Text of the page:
Can My Landlord Evict Me for Having a Dog?
is "Can my landlord evict me for having a dog?" The answer isn't straightforward, though. Each situation is different, and each state has its own laws that must be followed.
Let's look at what a landlord can and can't do, generally, when a pet is a part of the equation.
Is It Possible That a Landlord Can Evict Me for Having a Dog?
when it comes to having a pet in a rental property. In some cases, it's possible to evict the person. If the landlord owns a pet-free property and a tenant brings in a pet without permission, it might be considered a breach of the lease. If the state allows, the landlord might be in the right to evict that tenant.
However, the landlord must follow the state's laws concerning eviction. He may give a 30-day warning that pets must be removed from the unit. If that doesn't work, he could also file for eviction with the court system. But, what he can't do is remove you or the pet himself without following protocols. He also can't lock you out of place either because most states don't allow that.
When Can’t a Landlord Evict You for Having a Dog?
Having a dog on the premises without permission could have you looking for a new place to live. But, there are a few situations where it's not possible for a landlord to ask you to pack your bags just because you have a dog. The main reason would be if you have a support dog for a medical condition. This could be for:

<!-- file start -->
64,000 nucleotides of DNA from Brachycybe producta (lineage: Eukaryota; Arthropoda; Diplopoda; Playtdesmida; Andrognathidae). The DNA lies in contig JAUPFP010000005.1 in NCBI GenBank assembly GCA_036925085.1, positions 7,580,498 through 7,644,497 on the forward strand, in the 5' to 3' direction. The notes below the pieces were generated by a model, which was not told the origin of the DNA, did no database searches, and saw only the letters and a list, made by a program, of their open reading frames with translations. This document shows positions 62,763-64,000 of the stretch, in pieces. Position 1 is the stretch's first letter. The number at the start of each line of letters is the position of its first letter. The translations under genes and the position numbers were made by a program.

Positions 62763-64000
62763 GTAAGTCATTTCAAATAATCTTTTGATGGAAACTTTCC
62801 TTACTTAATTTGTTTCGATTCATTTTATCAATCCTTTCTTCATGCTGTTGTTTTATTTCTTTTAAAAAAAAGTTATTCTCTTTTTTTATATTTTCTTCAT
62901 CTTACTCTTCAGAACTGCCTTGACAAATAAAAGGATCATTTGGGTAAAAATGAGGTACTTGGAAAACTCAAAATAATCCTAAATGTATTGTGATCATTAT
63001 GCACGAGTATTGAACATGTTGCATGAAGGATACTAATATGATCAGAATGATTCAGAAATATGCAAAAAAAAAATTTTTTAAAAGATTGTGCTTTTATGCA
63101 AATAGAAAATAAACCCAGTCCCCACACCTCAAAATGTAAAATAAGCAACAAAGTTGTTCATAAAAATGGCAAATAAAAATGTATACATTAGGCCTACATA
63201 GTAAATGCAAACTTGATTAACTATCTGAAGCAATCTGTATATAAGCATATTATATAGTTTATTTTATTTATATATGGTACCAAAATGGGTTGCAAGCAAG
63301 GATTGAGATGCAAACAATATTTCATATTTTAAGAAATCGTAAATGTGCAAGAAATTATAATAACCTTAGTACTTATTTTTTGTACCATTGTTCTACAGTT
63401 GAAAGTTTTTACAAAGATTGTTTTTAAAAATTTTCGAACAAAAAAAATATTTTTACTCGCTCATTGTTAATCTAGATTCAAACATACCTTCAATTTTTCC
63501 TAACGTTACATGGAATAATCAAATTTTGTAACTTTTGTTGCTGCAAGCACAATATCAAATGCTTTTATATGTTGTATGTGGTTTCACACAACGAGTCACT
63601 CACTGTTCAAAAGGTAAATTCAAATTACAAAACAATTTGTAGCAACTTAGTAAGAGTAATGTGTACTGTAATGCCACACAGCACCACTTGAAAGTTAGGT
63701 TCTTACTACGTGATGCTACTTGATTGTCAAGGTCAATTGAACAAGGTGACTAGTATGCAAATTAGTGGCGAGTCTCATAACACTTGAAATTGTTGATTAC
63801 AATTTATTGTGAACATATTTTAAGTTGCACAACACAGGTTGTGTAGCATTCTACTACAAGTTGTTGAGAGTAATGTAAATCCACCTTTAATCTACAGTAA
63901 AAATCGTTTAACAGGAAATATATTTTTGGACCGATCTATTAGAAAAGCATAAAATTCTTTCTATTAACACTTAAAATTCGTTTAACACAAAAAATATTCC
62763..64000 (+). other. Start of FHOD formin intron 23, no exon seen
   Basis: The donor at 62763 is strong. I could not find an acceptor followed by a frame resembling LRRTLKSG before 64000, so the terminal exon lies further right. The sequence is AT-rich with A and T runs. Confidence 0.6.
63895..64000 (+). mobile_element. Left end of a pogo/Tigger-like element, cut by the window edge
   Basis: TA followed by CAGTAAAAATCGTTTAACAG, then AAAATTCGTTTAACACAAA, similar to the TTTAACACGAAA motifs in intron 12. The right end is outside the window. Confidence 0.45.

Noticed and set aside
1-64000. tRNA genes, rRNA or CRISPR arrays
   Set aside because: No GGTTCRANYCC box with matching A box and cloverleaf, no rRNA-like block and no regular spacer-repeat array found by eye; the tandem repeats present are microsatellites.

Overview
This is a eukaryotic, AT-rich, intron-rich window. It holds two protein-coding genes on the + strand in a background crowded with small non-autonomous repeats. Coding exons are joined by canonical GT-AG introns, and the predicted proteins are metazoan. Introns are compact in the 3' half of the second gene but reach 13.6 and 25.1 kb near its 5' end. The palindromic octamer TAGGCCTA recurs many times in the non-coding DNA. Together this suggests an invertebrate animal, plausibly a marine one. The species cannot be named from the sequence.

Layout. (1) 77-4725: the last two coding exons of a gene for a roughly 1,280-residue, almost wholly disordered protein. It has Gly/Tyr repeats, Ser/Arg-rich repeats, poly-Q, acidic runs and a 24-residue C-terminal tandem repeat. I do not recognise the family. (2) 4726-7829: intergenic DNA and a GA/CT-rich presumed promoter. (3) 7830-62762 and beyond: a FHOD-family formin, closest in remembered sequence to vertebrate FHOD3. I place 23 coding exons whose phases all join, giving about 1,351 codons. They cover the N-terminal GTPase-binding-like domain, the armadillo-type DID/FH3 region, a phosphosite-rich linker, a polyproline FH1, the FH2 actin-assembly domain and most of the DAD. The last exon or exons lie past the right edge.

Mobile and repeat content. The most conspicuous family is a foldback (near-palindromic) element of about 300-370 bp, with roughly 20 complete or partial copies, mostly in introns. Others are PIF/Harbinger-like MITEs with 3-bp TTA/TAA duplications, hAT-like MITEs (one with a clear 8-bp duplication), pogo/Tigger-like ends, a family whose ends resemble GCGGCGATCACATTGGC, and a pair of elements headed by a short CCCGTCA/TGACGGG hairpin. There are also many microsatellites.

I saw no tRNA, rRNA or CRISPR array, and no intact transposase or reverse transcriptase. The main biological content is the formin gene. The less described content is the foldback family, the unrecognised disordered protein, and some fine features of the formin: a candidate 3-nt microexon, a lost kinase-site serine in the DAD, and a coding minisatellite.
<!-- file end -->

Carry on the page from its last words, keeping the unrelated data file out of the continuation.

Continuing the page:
- A blind tenant
- Physically disabled person
- Mentally/emotionally challenged person
In most cases, an emotional support animal letter may be required if the dog in question is there to help calm your anxieties. A therapist will often type up this kind of letter for a renter to give to their landlords. You need to prove that the dog is there to help with an acceptable symptom of depression, anxiety disorder, or post-traumatic stress disorder.
In most states, it's against the law for a landlord to evict a person or refuse to rent to a person because of a disability. They also can't charge more rent or change the requirements for an application due to a disability the person has, except when you have a support dog.
The rentals that do accept pets may have restrictions on the type of dog a renter can have. However, the landlord usually can't enforce it when your support dog happens to be an animal that's not normally allowed.
Can a Landlord Evict Me or Refuse to Rent to Me for Having a Support Dog?
Generally, they can't evict a person for having a support dog. There are rare instances, though, where things can get a little hairy. For example, if the renter has a dog that provides support services to the person but gets aggressive toward others or damages the property. The landlord will have to do something to ensure the safety of everyone there. They might try other things first, though, which include:
- Asking to have the dog take obedience classes
- They might ban the animal from certain areas of the property to keep them away from others.
- Give a warning requiring the animal's behavior change or steps will be taken for eviction.